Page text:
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He describes the setting as “extremely deep and usually precipitous”, “a great dungeon”, “and a great place for supernatural happenings with a barbarous and forbidding air”, these words say that the setting is dark and mysterious and not a nice place to be. The signalman is shut up in it all day and all night and he never ventures out to see the sunlight of day. We do not know why the signalman asks the narrator not to recall the words “Halloa, below there”?We do not know why the narrator cannot call down to the signalman from the top of the bank.This can seem strange in some parts but it is used to show that the characters do not want to share their fear, but in most cases we get to find out what is scaring them.
He uses descriptive language and verbs in the paragraph where he talks about the train that passes the signal box e. He also uses language like this when he describes the settings of the story e.
g – a great dungeon, a barbarous and forbidding air.
One example of this is when the train is coming through the tunnel.
“Vague vibration in the earth and air and quickly changing into a violent pulsation.
When we get to part in the story when a character is asked a question that he doesn’t like or sees something that scares them, they go very quiet and quickly change the subject.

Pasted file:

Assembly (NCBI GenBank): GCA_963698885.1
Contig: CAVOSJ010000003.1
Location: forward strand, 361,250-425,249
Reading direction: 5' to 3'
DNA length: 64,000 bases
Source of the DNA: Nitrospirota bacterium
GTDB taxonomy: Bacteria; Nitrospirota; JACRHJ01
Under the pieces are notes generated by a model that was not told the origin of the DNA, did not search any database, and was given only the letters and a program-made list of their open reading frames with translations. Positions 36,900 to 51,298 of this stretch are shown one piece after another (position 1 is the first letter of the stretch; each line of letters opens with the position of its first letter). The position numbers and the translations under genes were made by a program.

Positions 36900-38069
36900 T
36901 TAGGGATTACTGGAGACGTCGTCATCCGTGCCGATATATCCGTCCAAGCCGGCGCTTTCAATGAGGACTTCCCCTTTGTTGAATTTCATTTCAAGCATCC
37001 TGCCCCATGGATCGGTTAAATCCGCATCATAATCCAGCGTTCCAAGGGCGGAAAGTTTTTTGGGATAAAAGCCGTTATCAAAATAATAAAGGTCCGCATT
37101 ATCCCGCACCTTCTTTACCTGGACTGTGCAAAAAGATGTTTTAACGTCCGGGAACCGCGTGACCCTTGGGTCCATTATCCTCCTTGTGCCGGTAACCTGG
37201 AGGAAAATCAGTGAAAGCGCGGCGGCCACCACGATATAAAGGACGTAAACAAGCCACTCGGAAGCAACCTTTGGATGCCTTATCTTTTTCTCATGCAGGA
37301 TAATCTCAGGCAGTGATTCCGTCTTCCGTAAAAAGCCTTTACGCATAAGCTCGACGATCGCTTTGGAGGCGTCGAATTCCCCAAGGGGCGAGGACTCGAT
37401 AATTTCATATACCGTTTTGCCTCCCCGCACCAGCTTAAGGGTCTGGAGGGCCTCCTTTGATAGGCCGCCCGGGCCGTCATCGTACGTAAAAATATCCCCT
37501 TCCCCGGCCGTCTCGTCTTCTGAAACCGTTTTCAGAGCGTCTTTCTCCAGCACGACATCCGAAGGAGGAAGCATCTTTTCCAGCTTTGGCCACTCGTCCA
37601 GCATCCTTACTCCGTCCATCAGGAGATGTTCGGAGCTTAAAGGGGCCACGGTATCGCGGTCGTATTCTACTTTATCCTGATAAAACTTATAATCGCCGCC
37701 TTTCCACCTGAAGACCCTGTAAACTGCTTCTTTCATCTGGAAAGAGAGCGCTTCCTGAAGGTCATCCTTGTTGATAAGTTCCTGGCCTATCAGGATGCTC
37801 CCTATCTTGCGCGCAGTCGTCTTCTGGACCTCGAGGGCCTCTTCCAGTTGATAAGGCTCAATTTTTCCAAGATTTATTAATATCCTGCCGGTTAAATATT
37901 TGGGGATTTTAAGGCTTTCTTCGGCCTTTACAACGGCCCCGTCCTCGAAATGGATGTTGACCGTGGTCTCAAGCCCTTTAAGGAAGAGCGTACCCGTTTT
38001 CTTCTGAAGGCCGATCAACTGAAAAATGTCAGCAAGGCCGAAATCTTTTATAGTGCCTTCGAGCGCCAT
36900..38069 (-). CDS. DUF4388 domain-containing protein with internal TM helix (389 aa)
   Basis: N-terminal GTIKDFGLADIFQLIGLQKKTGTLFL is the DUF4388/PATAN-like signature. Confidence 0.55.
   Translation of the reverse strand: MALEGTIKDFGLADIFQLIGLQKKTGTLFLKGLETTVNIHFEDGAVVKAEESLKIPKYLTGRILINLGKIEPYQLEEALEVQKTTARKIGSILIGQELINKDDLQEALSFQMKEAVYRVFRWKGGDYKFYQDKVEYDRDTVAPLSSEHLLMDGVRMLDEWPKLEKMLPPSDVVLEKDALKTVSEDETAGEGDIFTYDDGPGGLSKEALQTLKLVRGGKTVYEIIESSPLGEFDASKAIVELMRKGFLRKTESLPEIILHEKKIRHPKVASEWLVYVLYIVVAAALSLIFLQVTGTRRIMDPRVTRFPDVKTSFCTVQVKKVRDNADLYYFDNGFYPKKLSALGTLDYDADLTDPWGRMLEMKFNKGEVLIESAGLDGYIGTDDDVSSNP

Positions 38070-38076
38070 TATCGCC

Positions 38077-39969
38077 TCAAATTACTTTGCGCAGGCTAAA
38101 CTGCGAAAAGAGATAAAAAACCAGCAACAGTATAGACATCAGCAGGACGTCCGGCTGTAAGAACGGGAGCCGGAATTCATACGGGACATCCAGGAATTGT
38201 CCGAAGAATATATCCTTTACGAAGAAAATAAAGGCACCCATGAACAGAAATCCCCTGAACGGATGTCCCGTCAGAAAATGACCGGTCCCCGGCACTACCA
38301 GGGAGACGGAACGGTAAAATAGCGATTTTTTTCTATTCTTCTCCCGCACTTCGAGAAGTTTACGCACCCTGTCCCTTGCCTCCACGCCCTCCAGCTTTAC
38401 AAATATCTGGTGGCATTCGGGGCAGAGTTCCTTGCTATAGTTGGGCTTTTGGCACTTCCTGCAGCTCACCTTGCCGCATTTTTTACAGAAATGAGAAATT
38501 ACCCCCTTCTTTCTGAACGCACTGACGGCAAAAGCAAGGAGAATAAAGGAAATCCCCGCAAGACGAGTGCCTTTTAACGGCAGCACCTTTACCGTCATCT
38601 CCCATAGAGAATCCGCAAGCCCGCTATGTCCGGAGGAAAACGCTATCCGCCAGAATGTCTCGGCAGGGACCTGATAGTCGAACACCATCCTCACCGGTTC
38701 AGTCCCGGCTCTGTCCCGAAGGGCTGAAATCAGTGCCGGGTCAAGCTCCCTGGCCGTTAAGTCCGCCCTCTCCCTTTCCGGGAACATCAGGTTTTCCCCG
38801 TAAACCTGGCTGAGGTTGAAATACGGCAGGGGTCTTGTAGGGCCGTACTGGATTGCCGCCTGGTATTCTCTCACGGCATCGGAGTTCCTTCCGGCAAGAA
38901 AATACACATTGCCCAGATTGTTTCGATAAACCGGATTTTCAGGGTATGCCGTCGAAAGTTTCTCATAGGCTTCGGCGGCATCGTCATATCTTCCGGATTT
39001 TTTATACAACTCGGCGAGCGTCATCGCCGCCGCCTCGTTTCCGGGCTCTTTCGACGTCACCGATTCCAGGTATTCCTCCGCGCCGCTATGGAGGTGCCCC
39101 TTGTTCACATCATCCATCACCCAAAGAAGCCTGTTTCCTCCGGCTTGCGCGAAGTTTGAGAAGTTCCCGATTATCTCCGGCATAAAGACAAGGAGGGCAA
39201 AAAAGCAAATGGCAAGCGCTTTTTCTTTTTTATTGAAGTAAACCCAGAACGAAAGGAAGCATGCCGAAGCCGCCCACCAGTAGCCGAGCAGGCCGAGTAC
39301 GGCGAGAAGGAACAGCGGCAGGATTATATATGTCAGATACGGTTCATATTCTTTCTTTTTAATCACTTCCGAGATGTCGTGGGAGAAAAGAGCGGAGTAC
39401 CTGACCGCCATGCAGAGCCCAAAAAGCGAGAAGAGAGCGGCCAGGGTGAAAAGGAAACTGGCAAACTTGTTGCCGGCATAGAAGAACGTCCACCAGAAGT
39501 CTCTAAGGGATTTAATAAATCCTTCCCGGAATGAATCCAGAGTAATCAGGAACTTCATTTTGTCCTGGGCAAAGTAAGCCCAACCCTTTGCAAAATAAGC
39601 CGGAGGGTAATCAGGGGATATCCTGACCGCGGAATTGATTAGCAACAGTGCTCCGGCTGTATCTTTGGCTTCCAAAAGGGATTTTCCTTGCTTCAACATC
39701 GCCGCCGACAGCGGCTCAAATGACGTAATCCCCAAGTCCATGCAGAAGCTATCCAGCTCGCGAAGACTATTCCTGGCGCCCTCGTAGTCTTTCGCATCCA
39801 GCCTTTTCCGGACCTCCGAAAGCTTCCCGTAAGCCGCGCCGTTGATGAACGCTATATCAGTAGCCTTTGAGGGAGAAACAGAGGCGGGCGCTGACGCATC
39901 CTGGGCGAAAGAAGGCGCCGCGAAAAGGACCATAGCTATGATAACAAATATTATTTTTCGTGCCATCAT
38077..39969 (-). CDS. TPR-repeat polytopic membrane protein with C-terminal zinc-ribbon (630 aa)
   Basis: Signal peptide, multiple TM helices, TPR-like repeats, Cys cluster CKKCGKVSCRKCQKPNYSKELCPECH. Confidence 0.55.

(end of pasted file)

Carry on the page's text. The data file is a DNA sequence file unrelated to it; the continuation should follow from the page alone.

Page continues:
Dickens’ doesn’t make then sound scared or make them look scared just make them feel it inside so it doesn’t seem strange to the other character.” The reader doesn’t know what is happening at this point, the phrase “vague vibration” suggests that the object is coming from a long way away. Dickens uses different and more complex language to describe the setting. There is the warning light, entrance to the tunnel and the signal box.Dickens’ uses very descriptive language to describe the valley, which makes the image we get of the railway valley, a creepy and dark one.There is a spectre haunting him at the entrance of the tunnel under the warning light.He says the spectre wave’s one arm frantically and uses the other to shield its face.One time after the spectre had appeared the memorable accident happened on the line.A train collided with another inside the tunnel and literally hours after the crash, the bodies of the dead and injured were being brought over the same spot on which the spectre stood, this leaves us asking the question, “did the spectre cause the crash, or was it warning the signalman that the crash was going to happen?He does this to put the readers into the story, to make the reader more involved and it makes us want to know what happens next.In my opinion To add to the suspense, Dickens’ sets the story in the 19th century; during this time people were more likely to believe in supernatural happenings, they weren’t so sceptical.Another question that is not answered is – was the signalman’s death fate or suicide?We are left to think about this question at the end because it doesn’t say anything about it in the story.